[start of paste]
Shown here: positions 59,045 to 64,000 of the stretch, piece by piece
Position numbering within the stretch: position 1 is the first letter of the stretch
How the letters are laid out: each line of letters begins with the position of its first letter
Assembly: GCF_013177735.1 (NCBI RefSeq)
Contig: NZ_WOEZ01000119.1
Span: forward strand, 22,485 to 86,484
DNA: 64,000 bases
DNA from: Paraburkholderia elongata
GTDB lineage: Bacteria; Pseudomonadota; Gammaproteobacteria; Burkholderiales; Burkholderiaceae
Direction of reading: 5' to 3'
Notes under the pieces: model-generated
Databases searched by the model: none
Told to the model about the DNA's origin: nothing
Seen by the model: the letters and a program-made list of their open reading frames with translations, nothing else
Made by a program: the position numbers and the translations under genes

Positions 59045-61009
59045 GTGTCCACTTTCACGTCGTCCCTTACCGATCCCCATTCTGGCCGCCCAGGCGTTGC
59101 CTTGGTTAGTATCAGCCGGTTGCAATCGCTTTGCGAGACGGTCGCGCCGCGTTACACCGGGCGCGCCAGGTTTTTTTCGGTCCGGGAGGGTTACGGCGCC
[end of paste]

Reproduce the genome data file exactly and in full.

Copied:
Shown here: positions 59,045 to 64,000 of the stretch, piece by piece
Position numbering within the stretch: position 1 is the first letter of the stretch
How the letters are laid out: each line of letters begins with the position of its first letter
Assembly: GCF_013177735.1 (NCBI RefSeq)
Contig: NZ_WOEZ01000119.1
Span: forward strand, 22,485 to 86,484
DNA: 64,000 bases
DNA from: Paraburkholderia elongata
GTDB lineage: Bacteria; Pseudomonadota; Gammaproteobacteria; Burkholderiales; Burkholderiaceae
Direction of reading: 5' to 3'
Notes under the pieces: model-generated
Databases searched by the model: none
Told to the model about the DNA's origin: nothing
Seen by the model: the letters and a program-made list of their open reading frames with translations, nothing else
Made by a program: the position numbers and the translations under genes

Positions 59045-61009
59045 GTGTCCACTTTCACGTCGTCCCTTACCGATCCCCATTCTGGCCGCCCAGGCGTTGC
59101 CTTGGTTAGTATCAGCCGGTTGCAATCGCTTTGCGAGACGGTCGCGCCGCGTTACACCGGGCGCGCCAGGTTTTTTTCGGTCCGGGAGGGTTACGGCGCC